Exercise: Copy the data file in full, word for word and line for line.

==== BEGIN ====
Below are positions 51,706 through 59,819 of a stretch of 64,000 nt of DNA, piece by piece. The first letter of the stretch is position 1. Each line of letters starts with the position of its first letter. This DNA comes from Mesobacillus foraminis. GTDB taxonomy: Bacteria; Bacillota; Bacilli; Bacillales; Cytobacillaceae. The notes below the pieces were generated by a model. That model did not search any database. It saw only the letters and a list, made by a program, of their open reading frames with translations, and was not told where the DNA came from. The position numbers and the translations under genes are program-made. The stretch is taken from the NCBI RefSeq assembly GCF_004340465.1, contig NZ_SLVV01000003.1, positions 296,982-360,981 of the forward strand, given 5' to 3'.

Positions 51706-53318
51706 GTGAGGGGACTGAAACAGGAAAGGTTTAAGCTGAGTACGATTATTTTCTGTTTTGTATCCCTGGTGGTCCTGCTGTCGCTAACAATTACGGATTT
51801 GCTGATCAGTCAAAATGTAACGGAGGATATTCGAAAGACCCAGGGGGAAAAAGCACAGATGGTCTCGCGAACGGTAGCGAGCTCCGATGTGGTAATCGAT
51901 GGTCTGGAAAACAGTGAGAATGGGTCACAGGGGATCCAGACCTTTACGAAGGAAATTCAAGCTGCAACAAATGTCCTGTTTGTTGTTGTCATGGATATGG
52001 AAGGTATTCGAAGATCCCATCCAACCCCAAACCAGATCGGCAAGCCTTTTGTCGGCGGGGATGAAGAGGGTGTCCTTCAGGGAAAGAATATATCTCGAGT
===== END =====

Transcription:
Below are positions 51,706 through 59,819 of a stretch of 64,000 nt of DNA, piece by piece. The first letter of the stretch is position 1. Each line of letters starts with the position of its first letter. This DNA comes from Mesobacillus foraminis. GTDB taxonomy: Bacteria; Bacillota; Bacilli; Bacillales; Cytobacillaceae. The notes below the pieces were generated by a model. That model did not search any database. It saw only the letters and a list, made by a program, of their open reading frames with translations, and was not told where the DNA came from. The position numbers and the translations under genes are program-made. The stretch is taken from the NCBI RefSeq assembly GCF_004340465.1, contig NZ_SLVV01000003.1, positions 296,982-360,981 of the forward strand, given 5' to 3'.

Positions 51706-53318
51706 GTGAGGGGACTGAAACAGGAAAGGTTTAAGCTGAGTACGATTATTTTCTGTTTTGTATCCCTGGTGGTCCTGCTGTCGCTAACAATTACGGATTT
51801 GCTGATCAGTCAAAATGTAACGGAGGATATTCGAAAGACCCAGGGGGAAAAAGCACAGATGGTCTCGCGAACGGTAGCGAGCTCCGATGTGGTAATCGAT
51901 GGTCTGGAAAACAGTGAGAATGGGTCACAGGGGATCCAGACCTTTACGAAGGAAATTCAAGCTGCAACAAATGTCCTGTTTGTTGTTGTCATGGATATGG
52001 AAGGTATTCGAAGATCCCATCCAACCCCAAACCAGATCGGCAAGCCTTTTGTCGGCGGGGATGAAGAGGGTGTCCTTCAGGGAAAGAATATATCTCGAGT